Report: E-greed, Public/private and CEO/Worker Gaps

Press Release
August 30, 2000
For immediate release
Contact: Betsy Leondar-Wright, 617-423-2148 x13

CEO/Worker Pay Gap: The Neglected Campaign Issue
Labor Day Report Spotlights E-greed and Public/private Gap

Download the study (PDF, 226K)

A new study reveals growing pay gaps between workers and CEOs and between CEOs and government officials that are increasing inequality and undermining democracy. CEO pay jumped 535% in the 1990s, dwarfing the 297% rise in the S&P 500, 116% rise in corporate profits and 32% increase in average worker pay (not adjusted for inflation). The pay gap between CEOs and the President of the United States has grown from 2:1 to 62:1 since 1960, reports the Institute for Policy Studies and United for a Fair Economy in Executive Excess 2000.

If average pay for production workers had grown at the same rate as it has for CEOs during this boom, instead of barely outpacing inflation, their 1999 annual earnings would have been $114,035 instead of $23,753. If the minimum wage had risen as fast as CEO pay, it would now be $24.13 an hour, instead of $5.15.

Executive Excess 2000 spotlights earnings among Internet executives, many of whom are being hotly pursued for campaign contributions by both major political parties. Among the findings:

The CEOs of the Fortune e-50 Internet economy index held unrealized stock options at the end of their fiscal years with a total combined value of $11.7 billion–about five times the combined net worth of the bottom one-third of American households. Sixty-four nations have Gross Domestic Products less than $11.7 billion.

Fortune e-50 CEOs held an average $234.9 million in unrealized stock options, compared to $32.5 million for 355 CEOs from a cross-section of major firms.

Although Fortune e-50 CEOs tend to earn more than their counterparts at other leading firms, they fall far short in terms of company revenues and job creation. Only 30% of the e-50 firms made the Fortune 500 list of top revenue-earners. Some 44% have 1,000 or fewer employees, compared with only 1.6% of Fortune 500 firms.

While the CEO pay explosion disturbs most Americans, the issue is largely absent from the Presidential campaign. "Particularly with Richard Cheney on the Republican ticket, we shouldn’t be surprised that the major candidates are ignoring the problem of excessive CEO pay," says IPS Fellow Sarah Anderson. Cheney received compensation worth an estimated $38 million, including future stock options presenting a conflict of interest, when he retired recently as chairman of oil services firm Halliburton, the nation’s fifth largest military contractor.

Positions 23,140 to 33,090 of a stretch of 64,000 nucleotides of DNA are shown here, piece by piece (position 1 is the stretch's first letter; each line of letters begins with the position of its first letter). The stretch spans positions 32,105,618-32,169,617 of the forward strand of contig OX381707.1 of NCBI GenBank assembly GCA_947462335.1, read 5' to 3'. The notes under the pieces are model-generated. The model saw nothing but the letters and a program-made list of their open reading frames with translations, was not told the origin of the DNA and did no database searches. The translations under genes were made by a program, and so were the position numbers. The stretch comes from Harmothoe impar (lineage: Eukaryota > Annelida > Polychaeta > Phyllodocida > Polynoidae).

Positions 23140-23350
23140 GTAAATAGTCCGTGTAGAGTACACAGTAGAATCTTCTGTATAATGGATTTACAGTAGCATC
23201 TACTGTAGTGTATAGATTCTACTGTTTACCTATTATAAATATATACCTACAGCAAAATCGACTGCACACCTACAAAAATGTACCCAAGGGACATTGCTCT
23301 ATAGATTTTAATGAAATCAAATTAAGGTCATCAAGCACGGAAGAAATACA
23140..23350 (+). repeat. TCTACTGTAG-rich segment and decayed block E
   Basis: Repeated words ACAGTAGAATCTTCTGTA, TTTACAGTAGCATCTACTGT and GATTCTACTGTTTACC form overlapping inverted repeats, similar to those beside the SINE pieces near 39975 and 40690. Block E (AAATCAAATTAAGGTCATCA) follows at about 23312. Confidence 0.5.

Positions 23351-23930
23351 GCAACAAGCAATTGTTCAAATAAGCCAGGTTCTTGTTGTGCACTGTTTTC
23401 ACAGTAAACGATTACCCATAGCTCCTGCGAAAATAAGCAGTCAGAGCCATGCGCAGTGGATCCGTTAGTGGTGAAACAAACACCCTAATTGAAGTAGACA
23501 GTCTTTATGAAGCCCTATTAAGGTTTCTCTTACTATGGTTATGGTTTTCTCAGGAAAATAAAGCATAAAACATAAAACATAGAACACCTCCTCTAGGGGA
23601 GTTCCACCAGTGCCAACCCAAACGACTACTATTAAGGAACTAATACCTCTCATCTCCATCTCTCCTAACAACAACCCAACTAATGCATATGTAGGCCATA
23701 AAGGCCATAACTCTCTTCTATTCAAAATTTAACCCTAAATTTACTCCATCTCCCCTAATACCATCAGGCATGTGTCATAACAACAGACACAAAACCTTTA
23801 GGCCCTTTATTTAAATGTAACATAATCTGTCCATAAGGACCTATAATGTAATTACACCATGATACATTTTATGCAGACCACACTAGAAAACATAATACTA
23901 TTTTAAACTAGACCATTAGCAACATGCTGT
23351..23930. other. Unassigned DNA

Executive Excess 2000 examines how exorbitant pay in the private sector affects the public sector. The widening gap between public and private sector pay is of particular concern because 65% of the government’s Senior Executive Service will be eligible for retirement by the year 2004. IPS Director John Cavanagh observes, "Government recruiters face tremendous challenges in luring highly skilled people across this pay chasm."

The report also looks at the problem of public employees cashing in on their government experience in ethically questionable ways. For example, last year former Treasury Secretary Robert Rubin earned more than $21 million from Citigroup, a company that owes its existence to legislation Rubin helped push through Congress. Former SEC Chairman Richard Breeden and at least five former SEC commissioners are directors at Internet-based businesses. Former public servants can make more money by attending a few board meetings of companies than by regulating them.

"The good news is that these trends are not irreversible and there are specific steps that can be taken to rein in excessive CEO pay," says UFE Co-director Chuck Collins. The report makes recommendations for reversing the wage gap through legislation, living wage ordinances, and investor activism.

The Institute for Policy Studies is an independent center for progressive research and education in Washington, DC. United for a Fair Economy is a national organization based in Boston that provides educational resources and supports grassroots groups and legislative action to reduce economic inequality.

Download the study (PDF, 226K)